On March 4, you’re going to need a scanning electron microscope to find any mention of the previous day’s Maine presidential primary results in the national news. The reason is simple:
Maine doesn’t matter.
This state will be something less than an afterthought on March 3, “Super Tuesday,” because all the attention will be focused on places like California, Massachusetts, Texas and Virginia. Even Alabama is going to attract more coverage than Maine. The only way we’ll get the slightest notice is if something really weird happens, like a big win for Tulsi Gabbard.
Nevertheless, this is our only chance to help decide who the nominees for president are going to be, so by all means, go to the polls and engage in this exercise in futility.
For Republicans, this is particularly unnecessary. There’s only one name on the GOP ballot. If you’re disinclined to be complicit in the outrages perpetrated by the incumbent orange snot-ball, your options are limited. You can stay home. Or you can do what U.S. Sen. Susan Collins said she did in 2016 and write in Paul Ryan. That might be effective if anybody remembered who Ryan is. Otherwise, I suppose there’s Mitt Romney.
For Democrats, the choices are more numerous, but no less grim.
U.S. Sen. Bernie Sanders of Vermont, a socialist with hair nearly as wild as his economic policies, and Pete Buttigieg, the former mayor of someplace I can never remember and can’t be bothered to look up, are the frontrunners, thanks to one of them having maybe, sorta gotten the most delegates in the Iowa mud-wrestling contest and the other one winning the New Hampshire snowmobile races. They’re both presidential in much the same sense that Bruce Poliquin is tall.
Of course, the current occupant of the White House has made such a requirement irrelevant.
Other Democratic candidates include Joe Biden, who claims he was once vice president, which is entirely possible given that he appears clueless. If U.S. Sen. Amy Klobuchar of Minnesota won the election, she’d immediately be dubbed “President Klobs.” I kinda like that. Former New York City Mayor Michael Bloomberg used to be a Republican and a racist. He is, however, still rich. U.S. Sen. Elizabeth Warren of Massachusetts was considered a serious contender until it was discovered she’s a woman. Tom Steyer is wealthy, but not nearly wealthy enough to overcome a massive infection of uninspiring. And finally, there’s Gabbard of Hawaii, who’s a congresswoman and, uh, yeah, she’s a congresswoman.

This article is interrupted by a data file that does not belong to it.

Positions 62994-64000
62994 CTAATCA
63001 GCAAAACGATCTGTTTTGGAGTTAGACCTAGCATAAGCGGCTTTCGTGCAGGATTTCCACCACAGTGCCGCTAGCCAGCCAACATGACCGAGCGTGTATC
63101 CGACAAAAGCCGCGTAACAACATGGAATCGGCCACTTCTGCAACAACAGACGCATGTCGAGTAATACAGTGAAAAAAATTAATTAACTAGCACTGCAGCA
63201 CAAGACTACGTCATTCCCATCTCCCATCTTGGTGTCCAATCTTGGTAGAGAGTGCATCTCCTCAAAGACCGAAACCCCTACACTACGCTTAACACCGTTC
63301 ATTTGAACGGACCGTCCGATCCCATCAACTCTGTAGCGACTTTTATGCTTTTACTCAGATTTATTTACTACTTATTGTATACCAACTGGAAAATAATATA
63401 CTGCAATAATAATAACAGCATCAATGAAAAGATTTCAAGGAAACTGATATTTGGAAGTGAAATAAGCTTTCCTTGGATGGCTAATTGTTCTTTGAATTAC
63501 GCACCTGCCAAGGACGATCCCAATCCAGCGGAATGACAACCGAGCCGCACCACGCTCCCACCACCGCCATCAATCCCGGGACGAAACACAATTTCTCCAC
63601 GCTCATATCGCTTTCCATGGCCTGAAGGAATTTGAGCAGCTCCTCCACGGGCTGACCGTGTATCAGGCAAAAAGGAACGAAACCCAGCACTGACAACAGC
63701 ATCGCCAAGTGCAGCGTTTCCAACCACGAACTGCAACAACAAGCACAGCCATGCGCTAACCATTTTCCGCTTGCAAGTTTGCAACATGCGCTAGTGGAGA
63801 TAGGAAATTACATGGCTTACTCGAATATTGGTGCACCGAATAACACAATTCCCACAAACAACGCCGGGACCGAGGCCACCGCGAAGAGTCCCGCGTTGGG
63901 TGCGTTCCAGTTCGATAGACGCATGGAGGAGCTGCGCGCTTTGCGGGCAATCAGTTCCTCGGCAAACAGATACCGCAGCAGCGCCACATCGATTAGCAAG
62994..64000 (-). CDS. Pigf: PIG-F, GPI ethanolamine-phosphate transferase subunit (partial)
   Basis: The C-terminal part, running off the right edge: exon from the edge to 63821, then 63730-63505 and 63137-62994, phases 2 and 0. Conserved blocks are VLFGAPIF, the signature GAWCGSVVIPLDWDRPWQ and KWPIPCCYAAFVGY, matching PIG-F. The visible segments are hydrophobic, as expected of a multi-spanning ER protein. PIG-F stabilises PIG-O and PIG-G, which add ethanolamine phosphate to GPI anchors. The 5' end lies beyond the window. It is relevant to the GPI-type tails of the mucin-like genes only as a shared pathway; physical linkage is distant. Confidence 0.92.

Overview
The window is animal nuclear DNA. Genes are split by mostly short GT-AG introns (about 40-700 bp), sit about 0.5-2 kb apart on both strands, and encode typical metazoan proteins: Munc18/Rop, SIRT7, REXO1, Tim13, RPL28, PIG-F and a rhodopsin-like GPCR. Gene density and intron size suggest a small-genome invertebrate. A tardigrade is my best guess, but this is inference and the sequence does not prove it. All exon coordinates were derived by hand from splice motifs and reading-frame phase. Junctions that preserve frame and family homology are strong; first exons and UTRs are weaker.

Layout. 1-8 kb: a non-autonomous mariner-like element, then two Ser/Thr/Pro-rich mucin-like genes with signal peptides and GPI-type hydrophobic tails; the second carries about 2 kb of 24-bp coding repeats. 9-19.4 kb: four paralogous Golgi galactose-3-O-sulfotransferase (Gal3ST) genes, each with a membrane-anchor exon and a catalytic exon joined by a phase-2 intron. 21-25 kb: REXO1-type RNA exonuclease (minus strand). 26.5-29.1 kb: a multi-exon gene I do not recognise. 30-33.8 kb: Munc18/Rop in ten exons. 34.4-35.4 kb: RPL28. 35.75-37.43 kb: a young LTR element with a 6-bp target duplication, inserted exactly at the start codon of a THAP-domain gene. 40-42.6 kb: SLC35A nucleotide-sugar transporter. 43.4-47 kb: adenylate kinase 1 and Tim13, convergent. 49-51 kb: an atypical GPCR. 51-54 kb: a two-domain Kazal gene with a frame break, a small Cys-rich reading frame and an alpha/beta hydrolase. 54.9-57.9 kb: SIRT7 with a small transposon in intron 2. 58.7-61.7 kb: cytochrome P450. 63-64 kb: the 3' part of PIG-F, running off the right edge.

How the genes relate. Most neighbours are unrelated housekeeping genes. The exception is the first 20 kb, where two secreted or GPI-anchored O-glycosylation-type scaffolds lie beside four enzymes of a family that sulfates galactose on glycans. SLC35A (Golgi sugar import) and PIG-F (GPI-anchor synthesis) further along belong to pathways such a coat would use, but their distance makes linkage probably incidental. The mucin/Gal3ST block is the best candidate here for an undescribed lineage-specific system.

Among those on the ballot, but technically deceased are Andrew Yang, a rich tech executive, who had to drop out after voters realized Mark Zuckerberg already controls the country, so who needs a second-rate version; inspirational speaker Marianne Williamson, whose name appears only because the spirits failed to warn her she’d no longer be running by the time Mainers got to vote; U.S. Sen. Cory Booker, who is still there even though his candidacy got flushed down the toilet weeks ago, and former Massachusetts Gov. Deval Patrick, who stopped running before anybody realized he was running.
Also, 2nd District U.S. Rep. Jared Golden, for some odd reason, endorsed Colorado U.S. Sen. Michael Bennet, who wasn’t even on Maine’s ballot and who, shortly after Golden’s announcement, dropped out.
If you aren’t enrolled in a party, you aren’t eligible to vote for any of these people, which may be the strongest argument yet against enrolling in a party. Unenrolled voters, however, can sign up to be a Republican or Democrat on Election Day, which allows you to let your voice not be heard when this state’s results are buried under the returns from more populous places.
In spite of that discouraging reality, there is one other reason to go to the polls on March 3. That’s Question 1, the vaccine referendum, which would allow people to avoid getting their children immunized because they don’t believe in science and don’t care about spreading diseases to other folks.
They’ll be voting “yes.” You should be voting “no.” Even if you’re also voting for Tulsi Gabbard.
My primary interest is reading emails sent to firstname.lastname@example.org.